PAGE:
9 Apr 2020
Sharpen Your Remote Sales Skills: Videoconferencing Tips for Agents
Read time: 4 minutes, 18 seconds
The COVID-19 pandemic has upended the way we live and work. While sheltering-in-place and social distancing are necessary to stop the spread of coronavirus, it’s created a new world of challenges for Pan-American Life Insurance Group agents and other sales professionals who conduct business largely through face-to-face meetings.
The question is: how do you explain products, present quotations and close sales when you can’t use your primary sales tool—your expert interpersonal skills?
The answer is: you find other ways to communicate. You sharpen your remote selling skills—like videoconferencing, which may be the next best thing to face-to-face meetings. If you haven’t already, be open to using this new technology.
Sales via telephone are still a tried and true way to continue conducting business and speaking with prospect. Many of the same skills you use over the phone can also be applied to videoconferencing, with one major change – being able to see whom you are speaking with and get one step closer to a face-to-face interaction.
That means you can read your prospect’s facial expressions and body language, adjusting your talking points in response to nonverbal cues. To some degree, you can recreate the experience of sitting around the kitchen table together.
There are many videoconferencing platforms to choose from, and most are easy to use.
Always exercise due diligence in protecting your videoconference. Utilize security features that will make your videoconference private. This should include a strong meeting password and controlling admittance of guests to your videoconference. Also, use secure measures to send the videoconference invitation to your prospect, and review the platform’s settings to limit screen-sharing capabilities to only you as the host. Lastly, ensure that the software version of the platform is up to date, as well as your anti-virus.
The primary requirement to use these platforms is a camera and microphone, which chances are, your laptop already has. If not, your smartphone will do.
Tips for Videoconference Sales Calls
For a successful videoconference you can use the tips outlined below while always remembering your own skills when face-to-face or over the phone with a prospective client.
Practice, Practice, Practice
You don’t want to fumble a single sales call because you’re not comfortable with the technology. If the platform offers tutorials, take them. Enlist a fellow agent or friend to practice scheduling and conducting meetings. (If you have a teenager in your household, there’s no shame in asking for help—they’re experts!)
Dress for Success
Dress for your videoconferences with the same level of formality that you would for a face-to-face sales call. Shave, put on makeup—whatever you usually do, do now. For one thing, it shows respect for your prospect. For another, it will help put you in your familiar sales zone.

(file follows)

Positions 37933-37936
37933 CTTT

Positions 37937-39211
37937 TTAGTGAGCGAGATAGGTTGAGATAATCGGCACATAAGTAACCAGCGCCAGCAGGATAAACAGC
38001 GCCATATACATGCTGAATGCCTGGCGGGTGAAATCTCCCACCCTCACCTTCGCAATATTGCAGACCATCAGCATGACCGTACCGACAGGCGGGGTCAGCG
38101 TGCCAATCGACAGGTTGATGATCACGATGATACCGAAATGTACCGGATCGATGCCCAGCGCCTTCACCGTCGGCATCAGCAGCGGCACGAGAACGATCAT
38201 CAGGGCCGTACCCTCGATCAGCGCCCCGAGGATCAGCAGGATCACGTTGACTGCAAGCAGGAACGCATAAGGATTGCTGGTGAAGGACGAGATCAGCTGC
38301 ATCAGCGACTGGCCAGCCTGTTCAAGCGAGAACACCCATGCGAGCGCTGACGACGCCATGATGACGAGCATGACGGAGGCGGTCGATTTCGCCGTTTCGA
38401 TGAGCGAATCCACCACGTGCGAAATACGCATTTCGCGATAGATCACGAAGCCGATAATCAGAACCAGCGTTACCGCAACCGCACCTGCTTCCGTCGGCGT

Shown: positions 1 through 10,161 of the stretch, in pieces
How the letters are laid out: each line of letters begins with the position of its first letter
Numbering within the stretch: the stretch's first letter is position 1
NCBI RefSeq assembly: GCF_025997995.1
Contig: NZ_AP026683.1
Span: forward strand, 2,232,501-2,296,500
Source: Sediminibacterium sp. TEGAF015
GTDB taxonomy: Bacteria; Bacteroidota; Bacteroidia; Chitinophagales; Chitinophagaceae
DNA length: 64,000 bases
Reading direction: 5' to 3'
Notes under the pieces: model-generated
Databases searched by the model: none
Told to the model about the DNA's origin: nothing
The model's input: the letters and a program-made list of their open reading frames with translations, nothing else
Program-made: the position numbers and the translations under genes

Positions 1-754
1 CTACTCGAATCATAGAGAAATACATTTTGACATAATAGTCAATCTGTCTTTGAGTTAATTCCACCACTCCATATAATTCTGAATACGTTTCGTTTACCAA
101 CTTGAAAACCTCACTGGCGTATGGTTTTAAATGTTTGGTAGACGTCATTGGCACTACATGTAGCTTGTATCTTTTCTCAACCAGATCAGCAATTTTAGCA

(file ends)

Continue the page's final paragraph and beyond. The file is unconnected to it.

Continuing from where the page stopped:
Put Your Best Face Forward
It’s important to position your camera strategically. Make sure your face is lit from the front or side; backlighting makes it hard for your viewer to see you. To make sure that the camera is positioned at a flattering distance and angle, put the camera in selfie mode and experiment until you get it right.
Set the Stage Behind You
While the camera is in selfie mode, see what’s behind you. Avoid videoconferencing from personal areas of your home. If your office is cluttered, clear whatever appears in the camera frame. Many apps allow you to choose a virtual background, but a neat, professional home office will probably inspire the most confidence.
A quick view of your cute dog, cat or child can be a nice icebreaker, but you really want your prospects to focus on what you’re saying. Remove the background noise and distractions, and make sure the little ones are occupied elsewhere. If you’re household isn’t ever entirely quiet, consider muting yourself when you’re not speaking or using headphones.
Practice Maintaining “Eye Contact”
Eye contact plays an important role in sales calls, but is tricky to achieve using electronic devices. Your instinct will be to meet your prospect’s eyes as they appear on your monitor, but because the camera is located above your screen, your eyes will appear downcast. To get in the habit of looking at your camera, stick something eye-catching there, or move your playback image directly under it. You might also tape your notes to the side of the laptop screen, so you don’t need to look down at your prompts.
Send Reading Materials Well in Advance
If you have materials for your prospect to read in advance of your call, provide them well in advance. If you email them 30 minutes before your appointment, they won’t get read or your prospect will read them during the call instead of listening.
Plan Your Presentation in Detail
Be just as prepared as you would for an in-person call—maybe even more so. To keep your presentations focused, take advantage of Pan-American Life’s sales presentations, which you can display onscreen via the videoconferencing app. Make sure your browser is in full screen mode, so prospects aren’t distracted by any other open tabs on your PC. And of course, wrap up your call with a clear call-to-action, just as you would in person.
Rise to the Moment
While it’s not quite the same as sitting down with a prospect over a cup of coffee, videoconferencing is arguably one of the most powerful remote selling skills agents can leverage right now.
Do you have any videoconferencing stories to share? If so, please email us at firstname.lastname@example.org. And be on the lookout for more security tips in our upcoming articles!